- Congress says Togadia spreading venom; EC seeks recording of alleged hate speech
- Proponents of Article 370 should say how it has helped J&K: Rajnath Singh
- 1984 riots: Akalis protest over Capt Amarinder Singh's clean chit to Jagdish Tytler
- Supreme Court issues notice to Goa Police, agrees to hear Tejpal's bail plea in sexual assault case
- IPL 7 Live Cricket Score, CSK vs DD: CSK win toss, elect to bat first
Rahul Gandhi needs to ask himself how he wants to frame secularism: in terms of fear or hope.
Rahul Gandhi's claim in Indore on Thursday, that Pakistani intelligence agencies have approached young Muslim men who lost members of their families in the communal violence in Muzaffarnagar, is troubling — and not just in the way Gandhi intended it to be. Surely, intelligence inputs of such a sensitive nature are not to be bandied about in this manner? It seems immature at best, and irresponsible in fact, to turn them into a throwaway line for an election campaign speech. And then, there is the question of how Gandhi came by this information. According to Gandhi, an unnamed intelligence officer who met him a few days ago told him so. The implication here — that has unsurprisingly been seized upon by the opposition BJP — is that the Congress vice president is or has been briefed by India's intelligence agency or agencies. Why should a party functionary, who is not part of the government, and one who incidentally loses no opportunity to paint himself as the outsider to the system, if not its rebel, have that power and privilege? The Indore revelation gives fresh ammunition to those who accuse Gandhi of exercising power without responsibility.
Gandhi's assertion is disturbing at another level. It panders to and borrows from a political idiom he strenuously seeks to repudiate. In painting the riot-ravaged Muslims of Muzaffarnagar, still grappling with fear and displacement as they huddle in relief camps, as potential recruits to jihad, Gandhi ends up recasting the victims as suspects. This is terribly unfair. By all accounts, terrorists have indeed invoked the 2002 riots in Gujarat and the Babri Masjid demolition in 1992 as twisted justification for their acts. But in not drawing a clear line between the community and its fringe, and in fact in blurring the distinction between the two, Gandhi's words go against his own protestations of principled secularism. In today's context, the challenge for the true secularist, as for the right-thinking citizen, would be to dispel the grotesque associations between the Indian Muslim, Pakistan and terrorism. By suggesting that an insecure minority might be a dangerous minority, Gandhi, on the other hand, appears to be reinforcing the stereotype.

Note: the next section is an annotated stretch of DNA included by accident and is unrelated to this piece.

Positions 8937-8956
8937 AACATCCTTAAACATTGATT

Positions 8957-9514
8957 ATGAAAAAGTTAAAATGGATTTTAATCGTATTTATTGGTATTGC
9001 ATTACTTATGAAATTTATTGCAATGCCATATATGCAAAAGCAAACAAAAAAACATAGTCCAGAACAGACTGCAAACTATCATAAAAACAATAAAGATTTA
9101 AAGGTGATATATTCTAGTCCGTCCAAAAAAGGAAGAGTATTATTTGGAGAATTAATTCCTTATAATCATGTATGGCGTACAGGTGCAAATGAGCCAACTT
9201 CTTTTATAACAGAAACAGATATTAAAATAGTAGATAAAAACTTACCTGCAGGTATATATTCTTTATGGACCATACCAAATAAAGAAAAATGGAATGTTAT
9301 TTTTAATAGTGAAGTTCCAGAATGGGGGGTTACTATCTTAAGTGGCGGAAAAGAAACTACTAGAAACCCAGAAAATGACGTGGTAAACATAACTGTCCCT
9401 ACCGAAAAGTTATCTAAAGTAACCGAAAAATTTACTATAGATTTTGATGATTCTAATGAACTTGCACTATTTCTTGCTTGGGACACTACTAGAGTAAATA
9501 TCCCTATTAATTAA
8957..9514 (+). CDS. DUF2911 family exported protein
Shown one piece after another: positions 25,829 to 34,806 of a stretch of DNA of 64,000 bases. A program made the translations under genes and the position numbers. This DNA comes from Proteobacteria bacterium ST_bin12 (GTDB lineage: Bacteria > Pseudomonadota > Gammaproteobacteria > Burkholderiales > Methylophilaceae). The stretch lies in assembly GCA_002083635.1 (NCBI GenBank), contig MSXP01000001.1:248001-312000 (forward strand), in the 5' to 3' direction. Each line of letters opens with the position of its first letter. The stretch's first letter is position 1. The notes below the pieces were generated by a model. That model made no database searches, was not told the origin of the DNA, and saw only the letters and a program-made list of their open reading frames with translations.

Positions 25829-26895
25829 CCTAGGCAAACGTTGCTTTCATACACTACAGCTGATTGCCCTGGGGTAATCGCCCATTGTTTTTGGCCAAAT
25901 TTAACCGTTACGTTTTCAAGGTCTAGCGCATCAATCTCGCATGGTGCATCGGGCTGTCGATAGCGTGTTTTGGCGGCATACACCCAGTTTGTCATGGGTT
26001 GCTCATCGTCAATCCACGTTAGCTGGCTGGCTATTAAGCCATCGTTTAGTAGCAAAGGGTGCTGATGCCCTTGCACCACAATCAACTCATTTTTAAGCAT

- 21-year-old dies in road mishap, one injured
- Ask Badals where is Ludhiana Metro: Bhattal to locals
- Arrests in priest murder case divide Catholic Church
- Short Change: EPFO to allot permanent account number to active subscribers by Oct 15
- India Inc profit set to grow, but margins under pressure
- Mulayam: Will amend Constitution for Muslim quota